Blog by Steve Laug
I received an email a few weeks ago from Mario. He has been following the blog for some time now and had enjoyed reading the posts. He wrote that he had purchased a pipe on Ebay for a good price. He attached some photos of the crack in the shank and wondered if I would be willing to take it on. I wrote back and asked for some photos so he sent me the following two photos. The first shows what appears to be a crack in the shank just ahead of the gold band between the shank and the stem. I have circled the damaged area in red in the photo below.The second photo shows the shank end of the pipe. The band wraps over the end of the shank which was a plus to my mind. The band was tight on the shank according to the seller. My thinking was that the band would hold the crack together and it would be easier to work with. (The tenon on the stem is also a 9mm filter stem).I wrote back and told him I would be glad to work on it. He wrote back when the pipe arrived at his place. As he looked it close up he wrote that the crack did not look as bad as he had expected. It appeared to be possibly a flaw in the briar. He also wrote that the end of the flaw near the band did extend to the edge of the band. He packed up the pipe and sent it to me in Vancouver. When it arrived I loved the look and shape of the pipe. The long shank and the shape of the bowl work well together. The gilt ring around the outer edge of the bowl and around the shank is what gave the pipe its name. It is stamped Stanwell of Gilt Edged on the left side of the shank. On the underside it reads Made in Denmark. On the right side of the shank it reads 124 which is the Stanwell Shape number. According to information compiled by the late Bas Stevens regarding Stanwell shapes the 124 is a freehand, long conical shank, with a short saddle mouthpiece. It was designed by Sixten Ivarsson. Here is the link to the full blog post that Bas gave permission to post on rebornpipes: https://rebornpipes.com/2013/09/03/stanwell-shapes-compiled-by-bas-stevens/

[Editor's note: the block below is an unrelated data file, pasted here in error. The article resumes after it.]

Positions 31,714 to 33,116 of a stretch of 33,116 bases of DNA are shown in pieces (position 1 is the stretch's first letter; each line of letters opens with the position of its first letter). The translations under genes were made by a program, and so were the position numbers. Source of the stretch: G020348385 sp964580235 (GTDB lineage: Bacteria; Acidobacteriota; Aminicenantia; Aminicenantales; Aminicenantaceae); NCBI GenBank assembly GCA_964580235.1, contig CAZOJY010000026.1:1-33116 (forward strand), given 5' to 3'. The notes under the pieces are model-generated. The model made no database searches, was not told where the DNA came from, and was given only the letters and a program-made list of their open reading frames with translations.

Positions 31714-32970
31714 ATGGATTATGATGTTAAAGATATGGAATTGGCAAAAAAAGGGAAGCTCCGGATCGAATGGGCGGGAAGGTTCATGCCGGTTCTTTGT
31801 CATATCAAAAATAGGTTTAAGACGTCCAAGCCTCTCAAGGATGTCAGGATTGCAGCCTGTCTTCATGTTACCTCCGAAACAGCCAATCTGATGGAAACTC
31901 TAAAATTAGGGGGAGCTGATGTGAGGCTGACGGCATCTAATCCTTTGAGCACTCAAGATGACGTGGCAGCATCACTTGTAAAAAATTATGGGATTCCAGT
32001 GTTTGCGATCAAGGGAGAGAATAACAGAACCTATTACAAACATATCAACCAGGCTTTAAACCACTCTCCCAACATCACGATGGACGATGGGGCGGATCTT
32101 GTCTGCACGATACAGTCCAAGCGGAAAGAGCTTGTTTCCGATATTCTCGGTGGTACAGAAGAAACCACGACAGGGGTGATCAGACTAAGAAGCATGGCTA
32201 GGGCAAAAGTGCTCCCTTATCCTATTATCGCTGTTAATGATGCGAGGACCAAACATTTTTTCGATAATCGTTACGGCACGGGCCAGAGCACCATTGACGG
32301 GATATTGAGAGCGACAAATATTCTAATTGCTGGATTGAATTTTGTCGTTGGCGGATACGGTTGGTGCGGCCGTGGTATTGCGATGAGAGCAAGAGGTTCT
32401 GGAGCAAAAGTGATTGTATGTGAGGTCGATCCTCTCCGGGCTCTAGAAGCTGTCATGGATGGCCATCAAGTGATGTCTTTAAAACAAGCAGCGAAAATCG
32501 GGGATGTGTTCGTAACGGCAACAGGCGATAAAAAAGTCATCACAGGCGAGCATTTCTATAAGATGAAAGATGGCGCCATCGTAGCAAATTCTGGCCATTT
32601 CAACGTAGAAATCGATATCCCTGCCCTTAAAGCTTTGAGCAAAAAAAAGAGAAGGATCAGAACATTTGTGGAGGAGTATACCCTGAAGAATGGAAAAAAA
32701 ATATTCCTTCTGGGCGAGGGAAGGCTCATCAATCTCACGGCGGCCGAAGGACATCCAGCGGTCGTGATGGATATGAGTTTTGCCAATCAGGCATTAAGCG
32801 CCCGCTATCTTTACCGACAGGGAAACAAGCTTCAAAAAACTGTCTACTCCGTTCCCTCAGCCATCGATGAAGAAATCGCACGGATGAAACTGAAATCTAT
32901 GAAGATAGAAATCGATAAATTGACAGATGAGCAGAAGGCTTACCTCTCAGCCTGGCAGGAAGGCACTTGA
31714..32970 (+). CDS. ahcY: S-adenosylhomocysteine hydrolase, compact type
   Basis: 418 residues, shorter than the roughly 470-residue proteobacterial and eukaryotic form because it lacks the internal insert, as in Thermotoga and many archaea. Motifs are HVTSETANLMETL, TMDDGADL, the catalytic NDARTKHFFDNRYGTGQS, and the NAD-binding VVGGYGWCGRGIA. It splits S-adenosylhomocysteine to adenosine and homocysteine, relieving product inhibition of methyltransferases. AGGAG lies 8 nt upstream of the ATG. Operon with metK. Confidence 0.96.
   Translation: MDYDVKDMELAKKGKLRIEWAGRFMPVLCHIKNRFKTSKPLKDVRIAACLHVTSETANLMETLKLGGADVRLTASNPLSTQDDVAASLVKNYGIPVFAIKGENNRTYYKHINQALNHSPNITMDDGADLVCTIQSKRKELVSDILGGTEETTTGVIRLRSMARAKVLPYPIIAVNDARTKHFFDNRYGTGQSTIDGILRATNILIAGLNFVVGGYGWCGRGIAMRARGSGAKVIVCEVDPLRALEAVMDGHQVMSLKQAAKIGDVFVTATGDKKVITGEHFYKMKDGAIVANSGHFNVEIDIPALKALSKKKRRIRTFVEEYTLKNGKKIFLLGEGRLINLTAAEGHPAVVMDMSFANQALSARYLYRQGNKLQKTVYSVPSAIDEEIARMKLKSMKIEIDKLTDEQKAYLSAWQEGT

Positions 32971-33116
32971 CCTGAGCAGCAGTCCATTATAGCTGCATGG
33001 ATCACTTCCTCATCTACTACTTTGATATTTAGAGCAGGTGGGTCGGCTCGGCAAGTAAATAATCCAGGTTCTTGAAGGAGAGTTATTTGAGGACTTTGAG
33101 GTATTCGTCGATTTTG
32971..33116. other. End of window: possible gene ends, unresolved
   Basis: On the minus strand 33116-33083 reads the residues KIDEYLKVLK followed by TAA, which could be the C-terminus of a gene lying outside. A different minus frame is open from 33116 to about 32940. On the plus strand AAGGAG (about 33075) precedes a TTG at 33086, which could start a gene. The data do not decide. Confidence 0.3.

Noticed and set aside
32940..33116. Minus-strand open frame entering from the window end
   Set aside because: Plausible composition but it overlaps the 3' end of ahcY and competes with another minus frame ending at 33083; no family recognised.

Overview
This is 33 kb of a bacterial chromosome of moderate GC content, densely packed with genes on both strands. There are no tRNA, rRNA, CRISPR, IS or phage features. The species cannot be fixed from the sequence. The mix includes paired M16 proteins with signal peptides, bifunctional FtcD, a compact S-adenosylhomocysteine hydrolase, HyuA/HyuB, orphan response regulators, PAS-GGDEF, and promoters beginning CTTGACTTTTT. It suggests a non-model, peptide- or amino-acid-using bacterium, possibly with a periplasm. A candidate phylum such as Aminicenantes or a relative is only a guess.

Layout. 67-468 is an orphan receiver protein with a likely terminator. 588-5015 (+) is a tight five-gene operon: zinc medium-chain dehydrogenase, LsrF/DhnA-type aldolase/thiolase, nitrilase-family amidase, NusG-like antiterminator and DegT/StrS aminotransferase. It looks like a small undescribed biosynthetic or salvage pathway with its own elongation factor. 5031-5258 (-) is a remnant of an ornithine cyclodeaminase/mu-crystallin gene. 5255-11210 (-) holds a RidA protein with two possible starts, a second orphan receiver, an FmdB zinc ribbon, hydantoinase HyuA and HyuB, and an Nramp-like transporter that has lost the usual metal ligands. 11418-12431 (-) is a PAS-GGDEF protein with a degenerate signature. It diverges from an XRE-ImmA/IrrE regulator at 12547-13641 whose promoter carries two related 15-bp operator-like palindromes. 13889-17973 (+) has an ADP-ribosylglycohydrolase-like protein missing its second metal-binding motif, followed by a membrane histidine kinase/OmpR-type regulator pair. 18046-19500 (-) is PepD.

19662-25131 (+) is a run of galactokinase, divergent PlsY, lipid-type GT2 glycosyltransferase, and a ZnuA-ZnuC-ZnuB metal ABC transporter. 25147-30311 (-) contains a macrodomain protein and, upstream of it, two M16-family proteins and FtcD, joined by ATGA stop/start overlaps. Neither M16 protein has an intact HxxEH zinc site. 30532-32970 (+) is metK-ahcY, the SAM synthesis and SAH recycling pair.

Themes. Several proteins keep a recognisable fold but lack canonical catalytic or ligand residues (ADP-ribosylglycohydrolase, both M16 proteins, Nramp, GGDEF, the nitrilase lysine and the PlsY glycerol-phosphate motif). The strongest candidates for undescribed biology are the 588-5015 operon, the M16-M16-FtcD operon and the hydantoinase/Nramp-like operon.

I took the following photos of the pipe when it arrived and before I started to work on it. You can see the damage to the rim – including both dents and a slight burn on the back inner edge toward the right side. There were also some dents on the top of the shank just ahead of the crack in the briar. The pipe was sold as clean and restored but it was far from clean by the smell of tobacco and the oils in the shank and stem. There was some tar and oil on the top of the rim so I wiped it off with a cotton pad and took the following close up photo. It is hard to see but there were light dings in the rim top and the damage at the rear which I have circled in red.The stem was clean on the surface but there were ripples and ridges from buffing as well as some slight tooth indentations on both sides near the button and on the button.I sanded the damaged/flawed area on the top of the shank and probed it with a dental pick. Interestingly if it was a crack it was sealed tightly and there were no soft spots in the surface. It also appeared that the top finish had run slightly leaving a sag mark on the shank. I examined it with a bright light and lens and could see that the flaw ended a good 1/8th inch before the band and that the other ended. I decided to not drill the ends of the crack because it was a tight fit and also because when I looked at the inside I could see no trace of the crack coming through. I filled it in with clear super glue and when it dried I sanded it smooth with 220 grit sandpaper.I cleaned up the rim top with 220 grit sandpaper and lightly beveled the inner edge to clean up the burned spot. I did not want to bevel it too much but only enough to match the rest of the rim bevel. When I finished shaping it I sanded it with 1500-2400 grit micromesh sanding pads to remove any scratch marks. I steamed out the dents on the top of the shank and polished them and the repair with micromesh sanding pads. I stained the rim edge and repair with a medium brown stain pen. I used a black Sharpie pen to continue the grain marks through the repair on the shank.I buffed the pipe with Blue Diamond on the buffing wheel and hand buffed it with a microfibre cloth. I took the following photos of the pipe and sent copies to Mario. We are both really pleased with the way the pipe has come out to this point. Here are some close up photos of the shank repair and the rim clean up. It looks much better than when I began the work.I set the bowl aside and started to work on the stem. I sanded both sides with 220 grit sandpaper and took the photos to show the marks, ripples and dents on the surfaces.I cleaned out the tenon area with alcohol, cotton swabs and pipe cleaners to remove all of the oils and tars in airway and the area where the filter would have been. It took a lot of pipe cleaners and cotton swabs to remove all of the debris. The next photo shows about half of the cotton swabs and pipe cleaners that I used on the stem.I examined the inside of the mortise and airway with a pen light and could see that the shank was thickly caked with a hard coat of tars. I used a dental spatula to scrape away the debris in the mortise. It took a lot of scraping to remove the buildup to see the briar. I cleaned out the shank and airway with alcohol, cotton swabs and pipe cleaners until it was clean. The pipe smelled much cleaner though still smoky. I pressed cotton balls into the bowl and rolled a cotton pad and inserted it in the shank. I used an ear syringe to fill the bowl with alcohol. I tipped it so that the alcohol ran into the shank. I filled it until the cotton was covered in the bowl. I set the bowl aside to let the alcohol do its work in drawing the oils out of the briar. I set the bowl aside and turned to the stem.I finished sanding it with the 220 grit sandpaper to remove all of the ripples and dents in the stem surface. I polished the stem with micromesh sanding pads – wet sanding it with 1500-2400 grit pads and dry sanding it with 3200-12000 grit pads. After each set of three pads I rubbed the stem down with Obsidian Oil. After the last rubdown of oil I set the stem aside and let it dry. I let the cotton balls and alcohol sit in the bowl for 6 hours. I took the following photo of the darkened cotton balls. I removed the cotton balls and cleaned out the shank, airway and bowl with cotton swabs and pipe cleaners. I was able to remove a lot more of the tars in the shank.Once the shank was clean and the walls were clean and had dried I put the stem in place on the shank. I buffed the pipe and stem with Blue Diamond on the buffing wheel. I gave the bowl and stem several coats of carnauba wax and buffed it with a clean buffing pad. I hand buffed the pipe with a microfibre cloth. The finished pipe is shown in the photos below. The stem is smooth and glassy, the rim is much better and looks smooth, and the flaw/crack in the shank is smooth to touch and virtually invisible. It will be heading back to Mario this week and I look forward to hearing what he thinks of his pipe now. Thanks for walking along with me through this restoration.